A hymn to Jesus
It all began when one day Jesus addressed him in an unusual hymn. It was sung to him by two Romanians in France. It was in the evening at one center, where the young people wanted to introduce those gathered there to the country they came from. All who had gathered there were public activists.
The Romanians chose a Church hymn, wishing to convey the spirit of their centuries-old tradition, the Romanian peasant faith, through it. Niman was spellbound as he listened to it. He had never heard anything of that kind before. The music was just so moving and deep.
That was his first encounter with Orthodoxy. At once he decided to go to Romania and find a volunteer position at some social center in Bucharest that worked with homeless children. Thus he ended up at a service at Radu Voda Monastery, where his soul cleaved to the beauty of Christ, which enters the world through icons, hymns, vestments, and ancient Byzantine services.
“The first service I attended was the Vespers. Although I couldn’t understand a word in Romanian, I was very impressed. I asked myself: ‘Maybe this is the truth? Maybe my search is over at last?’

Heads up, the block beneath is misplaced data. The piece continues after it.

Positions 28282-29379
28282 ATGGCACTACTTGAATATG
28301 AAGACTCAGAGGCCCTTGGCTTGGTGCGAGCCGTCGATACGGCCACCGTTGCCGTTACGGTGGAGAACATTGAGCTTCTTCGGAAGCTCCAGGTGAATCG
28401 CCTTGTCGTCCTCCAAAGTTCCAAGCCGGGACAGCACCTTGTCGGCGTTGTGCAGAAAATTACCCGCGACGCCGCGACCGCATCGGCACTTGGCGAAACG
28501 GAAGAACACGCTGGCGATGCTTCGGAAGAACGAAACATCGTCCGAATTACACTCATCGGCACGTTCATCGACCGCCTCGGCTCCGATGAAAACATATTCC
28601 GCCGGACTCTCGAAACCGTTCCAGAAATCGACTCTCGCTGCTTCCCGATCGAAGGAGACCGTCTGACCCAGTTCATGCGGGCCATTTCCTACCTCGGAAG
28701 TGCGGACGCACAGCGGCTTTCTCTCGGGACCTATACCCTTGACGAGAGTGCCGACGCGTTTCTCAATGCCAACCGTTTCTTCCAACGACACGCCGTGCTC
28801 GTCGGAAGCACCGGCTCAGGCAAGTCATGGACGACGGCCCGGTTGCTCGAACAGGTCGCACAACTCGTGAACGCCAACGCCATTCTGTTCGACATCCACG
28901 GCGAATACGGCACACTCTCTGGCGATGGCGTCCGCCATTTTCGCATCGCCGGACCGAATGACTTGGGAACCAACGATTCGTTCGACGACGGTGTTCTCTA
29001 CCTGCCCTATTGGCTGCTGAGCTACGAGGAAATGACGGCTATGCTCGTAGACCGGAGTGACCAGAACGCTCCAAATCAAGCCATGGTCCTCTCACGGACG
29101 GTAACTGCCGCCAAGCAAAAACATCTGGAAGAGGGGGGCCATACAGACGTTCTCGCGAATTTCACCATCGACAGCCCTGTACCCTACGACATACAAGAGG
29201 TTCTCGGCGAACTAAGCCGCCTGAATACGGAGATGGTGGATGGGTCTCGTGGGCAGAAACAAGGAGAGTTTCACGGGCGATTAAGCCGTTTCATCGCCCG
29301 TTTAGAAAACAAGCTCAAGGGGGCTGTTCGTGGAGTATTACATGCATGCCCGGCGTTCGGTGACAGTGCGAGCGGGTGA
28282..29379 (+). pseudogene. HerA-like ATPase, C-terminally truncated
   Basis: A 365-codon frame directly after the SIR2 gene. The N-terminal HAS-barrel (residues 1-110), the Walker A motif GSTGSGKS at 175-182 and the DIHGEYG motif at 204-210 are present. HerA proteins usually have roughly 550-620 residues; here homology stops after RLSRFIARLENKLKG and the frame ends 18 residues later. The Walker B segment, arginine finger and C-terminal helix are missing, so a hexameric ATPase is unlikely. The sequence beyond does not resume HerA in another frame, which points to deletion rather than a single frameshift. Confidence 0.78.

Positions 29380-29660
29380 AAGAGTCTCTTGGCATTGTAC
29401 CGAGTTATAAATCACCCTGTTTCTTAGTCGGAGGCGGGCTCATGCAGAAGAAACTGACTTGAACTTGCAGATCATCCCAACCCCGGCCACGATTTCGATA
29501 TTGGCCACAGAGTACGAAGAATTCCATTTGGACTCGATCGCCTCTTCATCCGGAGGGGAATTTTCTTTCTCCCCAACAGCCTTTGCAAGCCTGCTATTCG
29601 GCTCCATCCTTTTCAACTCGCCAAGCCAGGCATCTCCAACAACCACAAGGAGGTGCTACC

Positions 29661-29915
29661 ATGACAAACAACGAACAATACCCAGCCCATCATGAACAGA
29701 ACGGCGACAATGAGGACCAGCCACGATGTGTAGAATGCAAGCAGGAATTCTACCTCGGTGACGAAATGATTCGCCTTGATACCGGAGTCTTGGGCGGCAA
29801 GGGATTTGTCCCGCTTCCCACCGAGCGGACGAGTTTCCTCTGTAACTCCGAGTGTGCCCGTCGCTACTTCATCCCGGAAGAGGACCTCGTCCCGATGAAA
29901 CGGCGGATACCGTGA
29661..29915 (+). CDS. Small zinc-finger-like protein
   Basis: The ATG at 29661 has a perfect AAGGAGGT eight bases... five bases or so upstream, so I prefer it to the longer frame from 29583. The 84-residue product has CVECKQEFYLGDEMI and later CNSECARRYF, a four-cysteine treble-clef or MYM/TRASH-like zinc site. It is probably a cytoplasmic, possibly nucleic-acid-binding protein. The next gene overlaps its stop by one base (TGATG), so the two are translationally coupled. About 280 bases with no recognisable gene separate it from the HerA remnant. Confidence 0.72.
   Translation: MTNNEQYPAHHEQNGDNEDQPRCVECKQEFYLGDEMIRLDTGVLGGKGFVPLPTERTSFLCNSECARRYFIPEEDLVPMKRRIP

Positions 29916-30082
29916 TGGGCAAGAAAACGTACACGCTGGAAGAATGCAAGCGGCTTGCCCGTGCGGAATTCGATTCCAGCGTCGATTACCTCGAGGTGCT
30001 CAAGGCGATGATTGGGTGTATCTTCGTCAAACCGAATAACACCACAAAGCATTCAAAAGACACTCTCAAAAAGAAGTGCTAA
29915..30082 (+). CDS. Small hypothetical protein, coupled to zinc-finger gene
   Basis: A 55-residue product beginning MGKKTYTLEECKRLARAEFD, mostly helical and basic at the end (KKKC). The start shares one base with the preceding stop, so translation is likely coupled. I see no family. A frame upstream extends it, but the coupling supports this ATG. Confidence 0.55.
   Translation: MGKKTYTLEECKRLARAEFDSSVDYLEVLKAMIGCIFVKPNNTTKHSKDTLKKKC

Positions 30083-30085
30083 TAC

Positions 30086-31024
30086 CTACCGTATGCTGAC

“Now, when I tell Germans that Orthodox monastic services, especially during fasts, may last five to six hours, they are astonished and fail to understand how Orthodox manage to stand so long through the whole church service. But it doesn’t seem hard to me because I feel that Orthodox services are very dynamic and not static. At Lutheran or Roman Catholic services you just sit in your pew, like in a theater where you come to stay for a while and nothing else. But you have a special experience at Orthodox services, which have a great deal of life! We don’t look at the service as outsiders—we participate in them. Because this is what the Church is really like—the Church is not just a priest, or just monks, or just the choir that sings. No, we all make up the Church and participate in services by our prayers, bows and sometimes by singing.
“Byzantine icons are very conducive to the creation of this atmosphere. In Catholic churches icons are mainly regarded as works of art with no spiritual aspect; as for Lutherans, their icons were taken away from churches during the Reformation. Icons are always present in Orthodox churches as ‘windows to God’ that help us communicate with Him. After all, human beings need something tactile, and whenever we talk about God as about some abstract thing they find it hard to comprehend this. But when there is an icon in front of me, it helps me think about God, talk personally with Him, and have a specific relationship with Him.